Review of The Lemonheads
by Adam Mazmanian

From The Washington Times, 26th September 2006

Lemonheads squeeze out another

During the years of his greatest fame, Lemonheads' frontman Evan Dando seemed to have figured out the secret of enjoying the fruits of pop success without sacrificing indie rock credibility.

Like Nirvana and the other alternative bands that broke out in the late 1980s and early '90s, the Lemonheads successfully combined uncomplicated verse-chorus-verse major-key bubble gum with hard-edge punk-rock guitar to create a new pop amalgam that reached past punk's core audience of disaffected suburbanites and mainstream youngsters looking for a new generation of teen idols.

Now back with a small label (though one distributed by industry giant Interscope) Mr. Dando has returned to the mode that made him a critical darling. Unfortunately, the rock world has moved on a great deal since that time, but Mr. Dando remains defiantly in the musical era that briefly made him a star. Young listeners who are discovering the Lemonheads with this effort might think the group is just another band in the mold of Green Day, Weezer or a million other power-punk bands that Mr. Dando influenced.

The songs aren't bad; they're smoothly produced with listenable guitar hooks and a varied mix of tempos ranging from the slow-burning ballad to almost danceable radio-friendly singles. However, they bleed together into an unmemorable whole, with one song often harmonically undifferentiated from the one that follows.

There's a quaint irony in the Lemonheads finally releasing a self-titled album 20 years on the heels of their debut EP.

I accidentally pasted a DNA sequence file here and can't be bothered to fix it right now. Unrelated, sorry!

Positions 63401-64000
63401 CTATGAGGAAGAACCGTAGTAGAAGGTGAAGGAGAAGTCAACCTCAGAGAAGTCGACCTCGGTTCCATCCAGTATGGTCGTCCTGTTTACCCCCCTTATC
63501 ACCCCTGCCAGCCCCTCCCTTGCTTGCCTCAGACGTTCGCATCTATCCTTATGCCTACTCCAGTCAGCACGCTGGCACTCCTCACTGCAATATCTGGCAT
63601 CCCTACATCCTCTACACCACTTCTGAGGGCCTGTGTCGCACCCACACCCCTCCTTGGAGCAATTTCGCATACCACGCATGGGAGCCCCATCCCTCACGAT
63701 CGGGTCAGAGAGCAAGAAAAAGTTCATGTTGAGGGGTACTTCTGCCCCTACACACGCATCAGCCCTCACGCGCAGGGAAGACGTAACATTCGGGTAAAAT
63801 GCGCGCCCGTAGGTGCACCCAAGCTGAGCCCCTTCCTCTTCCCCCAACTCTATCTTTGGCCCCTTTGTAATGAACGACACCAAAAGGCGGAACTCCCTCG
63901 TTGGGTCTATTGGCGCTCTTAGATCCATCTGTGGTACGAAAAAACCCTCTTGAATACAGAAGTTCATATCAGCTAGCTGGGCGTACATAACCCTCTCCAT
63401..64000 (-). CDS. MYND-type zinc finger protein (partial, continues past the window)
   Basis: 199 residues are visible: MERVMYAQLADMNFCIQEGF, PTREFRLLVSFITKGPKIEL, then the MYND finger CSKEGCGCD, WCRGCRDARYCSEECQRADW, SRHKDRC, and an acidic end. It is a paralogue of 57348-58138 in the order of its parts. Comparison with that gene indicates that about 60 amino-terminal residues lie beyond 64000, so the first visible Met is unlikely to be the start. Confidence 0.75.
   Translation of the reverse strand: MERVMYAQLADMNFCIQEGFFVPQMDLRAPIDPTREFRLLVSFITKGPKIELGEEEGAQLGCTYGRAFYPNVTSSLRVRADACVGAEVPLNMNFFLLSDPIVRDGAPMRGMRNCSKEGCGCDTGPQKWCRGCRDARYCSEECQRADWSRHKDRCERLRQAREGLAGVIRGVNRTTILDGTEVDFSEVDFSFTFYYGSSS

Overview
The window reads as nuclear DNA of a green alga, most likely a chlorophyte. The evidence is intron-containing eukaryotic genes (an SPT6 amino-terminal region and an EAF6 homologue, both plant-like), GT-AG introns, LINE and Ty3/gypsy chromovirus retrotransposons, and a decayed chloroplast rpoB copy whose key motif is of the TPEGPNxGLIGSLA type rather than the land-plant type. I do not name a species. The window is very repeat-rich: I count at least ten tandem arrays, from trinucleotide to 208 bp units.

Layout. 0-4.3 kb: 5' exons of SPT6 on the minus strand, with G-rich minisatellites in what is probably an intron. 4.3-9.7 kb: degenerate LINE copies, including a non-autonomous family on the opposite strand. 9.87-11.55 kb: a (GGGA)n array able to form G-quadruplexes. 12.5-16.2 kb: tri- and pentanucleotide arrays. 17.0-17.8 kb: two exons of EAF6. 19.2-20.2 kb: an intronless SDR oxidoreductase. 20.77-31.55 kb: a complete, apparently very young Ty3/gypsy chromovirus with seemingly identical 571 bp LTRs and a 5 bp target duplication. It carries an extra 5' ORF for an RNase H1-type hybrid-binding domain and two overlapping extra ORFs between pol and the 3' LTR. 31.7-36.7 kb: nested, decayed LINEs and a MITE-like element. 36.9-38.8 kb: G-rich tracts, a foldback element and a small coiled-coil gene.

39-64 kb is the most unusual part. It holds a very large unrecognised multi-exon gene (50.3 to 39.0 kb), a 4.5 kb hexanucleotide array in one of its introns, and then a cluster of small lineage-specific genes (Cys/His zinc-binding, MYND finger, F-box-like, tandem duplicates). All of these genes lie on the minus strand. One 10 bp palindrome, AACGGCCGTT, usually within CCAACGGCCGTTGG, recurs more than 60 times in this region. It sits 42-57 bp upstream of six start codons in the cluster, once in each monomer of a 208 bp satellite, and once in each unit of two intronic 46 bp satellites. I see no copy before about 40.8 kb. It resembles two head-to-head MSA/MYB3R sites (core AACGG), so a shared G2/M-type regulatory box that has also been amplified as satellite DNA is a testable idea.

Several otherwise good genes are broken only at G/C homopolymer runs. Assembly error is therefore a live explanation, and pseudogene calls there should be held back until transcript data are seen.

Still, it serves to remind that Mr. Dando's style was so completely absorbed into the pop mainstream that the 11 songs here feel like oldies. In "Steve's Boy," the narrator announces to his aging, distant and presumably ill father that he is going to be present in the father's life. In "Poughkeepsie," he reflects on the perspective of an artist's sardonic muse with the line, "Walking masterpiece of remembered pain/This teeming life has got you in its way/And I'm proud to be your lump of clay."

Mr. Dando delivers an alt-country take on the gonna-shoot-my-woman-down motif that has a rich musical history in tunes such as "See See Rider" and "Hey Joe" on the song "Baby's Home." Before it takes a hard narrative turn toward violence, it easily could be mistaken for a meditation on unequal love, with the line, "When a horse breaks a leg then it's best to shoot it/Cause it's quick and it eases the pain/But when a marriage is dying/Tell me who does the firing/And who is to say who's to blame."

Mr. Dando's lyrics have a deceptive stream-of-consciousness quality, as if they were tossed off quickly with an assist from a rhyming dictionary and a bottle of absinthe. But behind the power-punk guitar licks and the slightly downbeat vocal rasp, there is the stark and often startling confessional of an aging golden boy facing up to life without the sense that there is infinite time for the redemption of early promise. If there is a saving grace to "The Lemonheads," this is it.

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